Supreme court of India today took a very important and significant decision dumping section 66A, a controversial law that made posting “offensive” comments online a punishable offence, which can lead to jail, after a long campaign by defenders of free speech.
The matter was discussed and reviewed by the bench of justice J Chelameswar and justice RF Nariman. The bench said “Section 66A is unconstitutional and we have no hesitation in striking it down,” said justice RF Nariman, reading out the judgement. “The public’s right to know is directly affected by section 66A.”
What’s section 66A:
Elaborating the grounds for holding the provision as “unconstitutional”, it said terms like “annoying”, “inconvenient” and “grossly offensive”, used in the provision are vague as it is difficult for the law enforcement agency and the offender to know the ingredients of the offence.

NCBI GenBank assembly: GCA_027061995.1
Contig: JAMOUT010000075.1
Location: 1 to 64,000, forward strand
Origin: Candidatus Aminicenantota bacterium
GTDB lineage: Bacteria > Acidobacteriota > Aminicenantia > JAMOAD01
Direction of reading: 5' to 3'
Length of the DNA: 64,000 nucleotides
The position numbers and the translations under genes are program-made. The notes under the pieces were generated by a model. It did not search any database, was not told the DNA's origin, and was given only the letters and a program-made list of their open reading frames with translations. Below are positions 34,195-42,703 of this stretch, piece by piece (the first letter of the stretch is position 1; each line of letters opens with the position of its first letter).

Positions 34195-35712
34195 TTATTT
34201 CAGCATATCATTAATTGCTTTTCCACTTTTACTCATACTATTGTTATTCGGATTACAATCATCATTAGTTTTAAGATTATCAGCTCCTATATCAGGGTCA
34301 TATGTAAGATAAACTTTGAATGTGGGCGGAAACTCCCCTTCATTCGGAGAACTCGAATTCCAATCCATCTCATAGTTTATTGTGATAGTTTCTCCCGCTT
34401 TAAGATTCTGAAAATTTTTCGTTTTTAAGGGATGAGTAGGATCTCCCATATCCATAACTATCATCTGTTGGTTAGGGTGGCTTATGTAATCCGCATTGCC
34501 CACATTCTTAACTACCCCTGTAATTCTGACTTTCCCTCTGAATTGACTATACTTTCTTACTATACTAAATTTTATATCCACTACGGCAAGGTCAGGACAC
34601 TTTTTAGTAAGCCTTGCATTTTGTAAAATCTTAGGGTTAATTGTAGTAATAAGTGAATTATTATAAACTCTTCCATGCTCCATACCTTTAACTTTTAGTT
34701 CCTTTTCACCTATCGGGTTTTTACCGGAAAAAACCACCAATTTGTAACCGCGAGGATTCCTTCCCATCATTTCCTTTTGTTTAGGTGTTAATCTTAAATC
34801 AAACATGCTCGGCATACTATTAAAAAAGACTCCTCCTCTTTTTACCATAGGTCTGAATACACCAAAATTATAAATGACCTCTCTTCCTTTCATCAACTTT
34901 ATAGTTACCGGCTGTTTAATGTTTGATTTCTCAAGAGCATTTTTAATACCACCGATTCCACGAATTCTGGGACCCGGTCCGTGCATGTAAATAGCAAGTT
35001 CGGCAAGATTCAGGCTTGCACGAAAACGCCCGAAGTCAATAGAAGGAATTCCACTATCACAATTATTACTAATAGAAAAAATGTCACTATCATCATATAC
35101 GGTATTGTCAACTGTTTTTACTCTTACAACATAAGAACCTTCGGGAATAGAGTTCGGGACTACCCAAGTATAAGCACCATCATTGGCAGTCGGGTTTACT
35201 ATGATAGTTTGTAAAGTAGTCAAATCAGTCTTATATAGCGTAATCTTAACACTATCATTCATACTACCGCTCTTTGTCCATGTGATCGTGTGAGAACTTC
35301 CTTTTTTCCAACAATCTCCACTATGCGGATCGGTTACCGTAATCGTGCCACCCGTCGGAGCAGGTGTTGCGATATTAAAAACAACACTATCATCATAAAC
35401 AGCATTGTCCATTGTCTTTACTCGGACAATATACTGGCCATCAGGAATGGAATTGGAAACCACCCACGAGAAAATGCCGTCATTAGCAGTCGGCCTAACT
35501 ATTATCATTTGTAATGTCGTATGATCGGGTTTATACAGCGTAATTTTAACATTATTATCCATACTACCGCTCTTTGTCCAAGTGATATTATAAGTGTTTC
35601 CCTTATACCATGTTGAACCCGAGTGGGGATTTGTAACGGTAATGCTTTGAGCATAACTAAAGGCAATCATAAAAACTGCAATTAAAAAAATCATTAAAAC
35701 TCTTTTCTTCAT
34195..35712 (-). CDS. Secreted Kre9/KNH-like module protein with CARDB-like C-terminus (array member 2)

Further to the conclusion, the bench added, “When judicially trained minds can reach on different conclusions, while going through the same content, then how is it possible for law enforcement agency and others to decide as to what is offensive and what is grossly offensive. What may be offensive to a person may not be offensive to the other”.
A Couple of years back Shaheen Dhada became the victim of Section 66A, after her Facebook post questioned a spontaneous shutdown in Maharashtra, at the funeral of the late Shiv Sena head, Bal Thackeray on November 19, 2012. It all resulted in assault, illegal detention for 10 days and a subsequent compensated Rs50,000 by the National Human Rights Commission through the Maharashtra government.
Like Shaheen Dhada, there has been other victims too because of section 66A, let’s take a look:
Section 66A has been a pretty controversial law and has got a lot of protest from the protectors of free speech. The supreme court’s decision is a very much welcomed move.